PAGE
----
GoogleClick Concerns Muted, Industry Execs See It As A Positive
"We're not scared. Google's technology has helped the online ad industry grow to reach something like $27 billion annually, and with the DoubleClick deal it will help grow the [ad-serving] industry," said Rajiv Khaneja, president and CEO of Sparklit, a Canadian company that offers Web hosting, content management and ad-serving services. "The DoubleClick deal will also help grow the industry, and when the industry gets bigger, everyone benefits."
Though the Google-DoubleClick behemoth would dwarf the penetration of Sparklit's Ad Butler service, Khaneja says that the deal creates opportunities for smaller companies to play the role of intermediary. "Advertisers need a way to manage their overall ad serving campaigns," Khaneja said. "So we work with a lot of people who are using DoubleClick or Atlas and help balance their ads between the big and smaller servers."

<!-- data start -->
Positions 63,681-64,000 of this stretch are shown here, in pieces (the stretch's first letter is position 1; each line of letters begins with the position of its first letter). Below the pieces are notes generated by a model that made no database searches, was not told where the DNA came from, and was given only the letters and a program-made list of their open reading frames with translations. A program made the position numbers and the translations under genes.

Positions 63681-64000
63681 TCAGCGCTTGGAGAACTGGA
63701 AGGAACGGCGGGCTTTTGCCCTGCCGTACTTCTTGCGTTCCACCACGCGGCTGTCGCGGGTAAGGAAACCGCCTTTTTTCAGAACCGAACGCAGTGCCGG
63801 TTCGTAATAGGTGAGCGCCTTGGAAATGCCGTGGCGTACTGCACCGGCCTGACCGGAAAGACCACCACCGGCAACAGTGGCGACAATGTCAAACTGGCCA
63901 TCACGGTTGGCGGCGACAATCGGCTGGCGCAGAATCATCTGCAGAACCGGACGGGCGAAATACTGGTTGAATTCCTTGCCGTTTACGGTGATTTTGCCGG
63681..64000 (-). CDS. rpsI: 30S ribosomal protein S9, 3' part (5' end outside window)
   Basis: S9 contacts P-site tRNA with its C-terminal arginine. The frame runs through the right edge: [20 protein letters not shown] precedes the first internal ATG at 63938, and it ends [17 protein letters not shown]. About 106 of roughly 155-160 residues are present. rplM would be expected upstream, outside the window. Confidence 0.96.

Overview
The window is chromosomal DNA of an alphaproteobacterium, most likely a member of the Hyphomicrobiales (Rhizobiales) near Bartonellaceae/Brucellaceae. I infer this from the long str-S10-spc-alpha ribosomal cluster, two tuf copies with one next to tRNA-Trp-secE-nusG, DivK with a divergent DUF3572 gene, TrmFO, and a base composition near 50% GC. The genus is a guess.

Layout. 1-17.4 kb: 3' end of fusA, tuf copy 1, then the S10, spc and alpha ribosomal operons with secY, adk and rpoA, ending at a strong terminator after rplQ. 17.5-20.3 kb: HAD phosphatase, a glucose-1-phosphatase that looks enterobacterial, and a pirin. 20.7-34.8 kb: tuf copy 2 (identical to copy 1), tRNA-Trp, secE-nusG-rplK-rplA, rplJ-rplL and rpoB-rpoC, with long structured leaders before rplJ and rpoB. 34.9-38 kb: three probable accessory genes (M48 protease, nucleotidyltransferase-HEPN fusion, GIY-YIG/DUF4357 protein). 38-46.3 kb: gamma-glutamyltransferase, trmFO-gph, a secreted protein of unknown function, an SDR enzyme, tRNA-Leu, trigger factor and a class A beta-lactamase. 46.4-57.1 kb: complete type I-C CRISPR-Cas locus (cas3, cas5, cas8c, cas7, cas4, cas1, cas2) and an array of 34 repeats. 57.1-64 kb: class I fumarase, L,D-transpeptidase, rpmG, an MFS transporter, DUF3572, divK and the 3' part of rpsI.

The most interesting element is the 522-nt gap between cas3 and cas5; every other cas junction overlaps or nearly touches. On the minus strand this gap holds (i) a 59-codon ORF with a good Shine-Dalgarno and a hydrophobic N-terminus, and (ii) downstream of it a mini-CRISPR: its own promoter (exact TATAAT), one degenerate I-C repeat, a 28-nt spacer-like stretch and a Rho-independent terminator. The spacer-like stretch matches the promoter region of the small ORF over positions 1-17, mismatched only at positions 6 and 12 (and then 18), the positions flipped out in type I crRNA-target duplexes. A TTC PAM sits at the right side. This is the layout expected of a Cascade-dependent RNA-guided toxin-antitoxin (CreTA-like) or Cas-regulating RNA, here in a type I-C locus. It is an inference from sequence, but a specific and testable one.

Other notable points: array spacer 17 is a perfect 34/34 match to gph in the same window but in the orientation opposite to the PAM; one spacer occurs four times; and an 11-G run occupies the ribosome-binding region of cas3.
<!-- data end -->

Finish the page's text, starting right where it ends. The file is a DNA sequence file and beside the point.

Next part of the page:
Jim Waltz, president of Traffic Marketplace (a division of Connexus) echoed those statements, saying that the ad-server power play between Google, Microsoft, WPP, Yahoo and to a lesser extent AOL would create a "great breeding ground a bunch of new companies that bridge the gap and help advertisers work across all of them."
According to Martin Smith, vice president of development for truEffect, a Bloomberg, Colo.-based ad-serving company, the deal will reinvigorate an industry that's been "a bit stagnant for the past four or five years."
Smith said that the consolidation would force ad-serving companies to develop technologies that do a better job at targeting and tracking ads -- all while minimizing the risk to consumer data.
truEffect was one of multiple ad-serving firms that the FTC solicited for commentary to help assess the deal's possible impact on competitors, and while Smith was optimistic about the market in the long term, he did think that the deal would make it harder for smaller firms to compete in the short term.
"Advertisers vote with their dollars, and when they work out these long term contracts with Google and DoubleClick, or huge deals like Viacom with Atlas [via Microsoft] then it flattens the market," Smith said.